The Guardian 13 April, 2005
Farmers march on Canada’s parliament
After three years of record low farm income across Canada, Manitoba farmers marched on the legislature on April 11. The Keystone Agricultural Producers is inviting everyone who has an interest in farming and food to attend (details below). The average "realised net income" (RNI) per farm in Canada for 2003-2005 was $3734 per year. Farmers are increasingly compelled to find off-farm jobs to make ends meet, or else leave the land.
But there is lots of money in agriculture. If you own a large petroleum company, or a railway corporation or a fertiliser/herbicide company there are enormous profits to be made. Monopoly driven costs for farmers grow, but prices are dropping for most farm commodities as production techniques rapidly become more refined, at the expense of the environment, food industry workers and consumers.
In a joint report, The State of Agriculture in the Prairies, the three largest farm producers groups in Alberta, Saskatchewan and Manitoba say that prairie farms "are in a crisis mode".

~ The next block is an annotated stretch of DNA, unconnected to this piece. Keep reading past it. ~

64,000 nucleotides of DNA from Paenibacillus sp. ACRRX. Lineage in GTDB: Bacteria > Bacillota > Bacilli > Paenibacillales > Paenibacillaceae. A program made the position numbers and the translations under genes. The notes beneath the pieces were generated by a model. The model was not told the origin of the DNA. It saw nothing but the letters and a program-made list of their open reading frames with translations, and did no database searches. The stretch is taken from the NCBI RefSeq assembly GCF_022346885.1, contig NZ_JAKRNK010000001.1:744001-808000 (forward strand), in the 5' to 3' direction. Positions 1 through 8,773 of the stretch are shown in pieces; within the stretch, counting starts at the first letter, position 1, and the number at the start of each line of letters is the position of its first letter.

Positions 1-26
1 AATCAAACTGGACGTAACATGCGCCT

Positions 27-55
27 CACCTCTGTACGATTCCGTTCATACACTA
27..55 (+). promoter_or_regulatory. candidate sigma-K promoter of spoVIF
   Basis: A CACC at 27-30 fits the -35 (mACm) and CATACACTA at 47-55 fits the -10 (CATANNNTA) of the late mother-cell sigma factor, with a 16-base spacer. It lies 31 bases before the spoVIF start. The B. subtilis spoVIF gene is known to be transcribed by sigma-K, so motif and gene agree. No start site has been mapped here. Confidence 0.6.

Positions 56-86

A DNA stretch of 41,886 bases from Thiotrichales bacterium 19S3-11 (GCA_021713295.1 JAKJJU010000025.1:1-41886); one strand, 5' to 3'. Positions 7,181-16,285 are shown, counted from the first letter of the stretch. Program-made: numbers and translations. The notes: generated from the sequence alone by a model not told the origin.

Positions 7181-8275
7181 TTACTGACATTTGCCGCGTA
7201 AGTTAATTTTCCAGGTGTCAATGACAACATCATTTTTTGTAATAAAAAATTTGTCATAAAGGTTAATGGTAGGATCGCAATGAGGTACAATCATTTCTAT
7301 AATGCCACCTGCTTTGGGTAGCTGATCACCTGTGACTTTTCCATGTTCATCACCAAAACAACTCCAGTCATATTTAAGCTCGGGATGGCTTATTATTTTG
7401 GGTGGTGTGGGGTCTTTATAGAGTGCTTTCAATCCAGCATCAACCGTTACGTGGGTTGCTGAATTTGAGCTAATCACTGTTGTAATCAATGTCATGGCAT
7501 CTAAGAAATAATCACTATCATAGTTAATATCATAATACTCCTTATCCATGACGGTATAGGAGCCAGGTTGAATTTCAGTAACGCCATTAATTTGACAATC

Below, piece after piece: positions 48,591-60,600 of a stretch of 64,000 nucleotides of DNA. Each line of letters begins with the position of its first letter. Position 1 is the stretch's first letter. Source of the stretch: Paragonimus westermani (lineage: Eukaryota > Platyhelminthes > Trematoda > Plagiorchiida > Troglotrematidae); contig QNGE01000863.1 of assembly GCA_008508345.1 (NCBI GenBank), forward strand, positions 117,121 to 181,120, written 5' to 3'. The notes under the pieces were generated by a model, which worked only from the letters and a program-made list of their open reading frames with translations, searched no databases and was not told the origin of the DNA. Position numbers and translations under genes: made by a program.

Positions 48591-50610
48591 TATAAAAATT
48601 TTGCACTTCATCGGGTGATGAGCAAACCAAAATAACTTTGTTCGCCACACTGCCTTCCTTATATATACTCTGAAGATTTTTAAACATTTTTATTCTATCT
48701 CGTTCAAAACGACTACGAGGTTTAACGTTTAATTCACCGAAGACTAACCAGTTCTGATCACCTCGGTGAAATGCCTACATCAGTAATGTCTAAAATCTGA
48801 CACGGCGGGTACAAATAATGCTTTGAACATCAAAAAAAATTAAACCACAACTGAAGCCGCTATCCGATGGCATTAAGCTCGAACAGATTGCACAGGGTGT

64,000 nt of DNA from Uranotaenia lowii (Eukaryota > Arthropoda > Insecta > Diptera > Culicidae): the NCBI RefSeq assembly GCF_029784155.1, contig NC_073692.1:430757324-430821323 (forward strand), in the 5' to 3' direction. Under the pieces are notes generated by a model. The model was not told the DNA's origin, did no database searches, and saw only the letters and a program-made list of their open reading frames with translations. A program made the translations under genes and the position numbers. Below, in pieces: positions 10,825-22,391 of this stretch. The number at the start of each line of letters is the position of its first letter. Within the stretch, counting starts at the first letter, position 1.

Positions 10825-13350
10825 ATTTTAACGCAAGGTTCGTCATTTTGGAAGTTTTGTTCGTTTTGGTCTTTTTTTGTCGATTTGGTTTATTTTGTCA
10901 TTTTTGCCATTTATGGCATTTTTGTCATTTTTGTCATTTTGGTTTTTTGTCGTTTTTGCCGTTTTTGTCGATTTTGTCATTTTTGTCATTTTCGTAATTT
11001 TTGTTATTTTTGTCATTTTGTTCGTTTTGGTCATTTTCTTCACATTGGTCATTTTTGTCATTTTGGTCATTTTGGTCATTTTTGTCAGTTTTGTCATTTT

The large majority of workers in the cities and rural areas have only a choice between expensive quality foods and food that is produced just for them — uniform, cheap as possible and with little nutritional value. Cheap food for workers means less demand for higher wages, but poor health in the long run.
Corporations are constantly attacking the remaining protections for the family farm, such as the Wheat Board. World Trade Organisation trade talks could deal more blows against agriculture in Canada, doing away with guarantees for the Wheat Board and purchasing policies by governments and their agencies.
Just to make up the historical average RNI deficiency for the last three years compared to 1993 to 2002, some $5.7 billion would have to found for farmers. Federal and provincial governments have given next to nothing.
These pro-corporate governments have no solution to the farm crisis and the loss of Canada’s food sovereignty to mainly US transnational corporations.
It is more than 25 years since the famous National Farmers Union sponsored "People’s Commission on the Food Industry" report identified the growing danger of monopoly control over agriculture by a small number of corporations operating in Canada.
The latest farm crisis has brought that warning into sharp focus, demanding increased support by people’s movements for a solution. These movements must campaign for policies that put family farms, the environment and food quality ahead of the profits of the giant corporations that dominate agriculture today.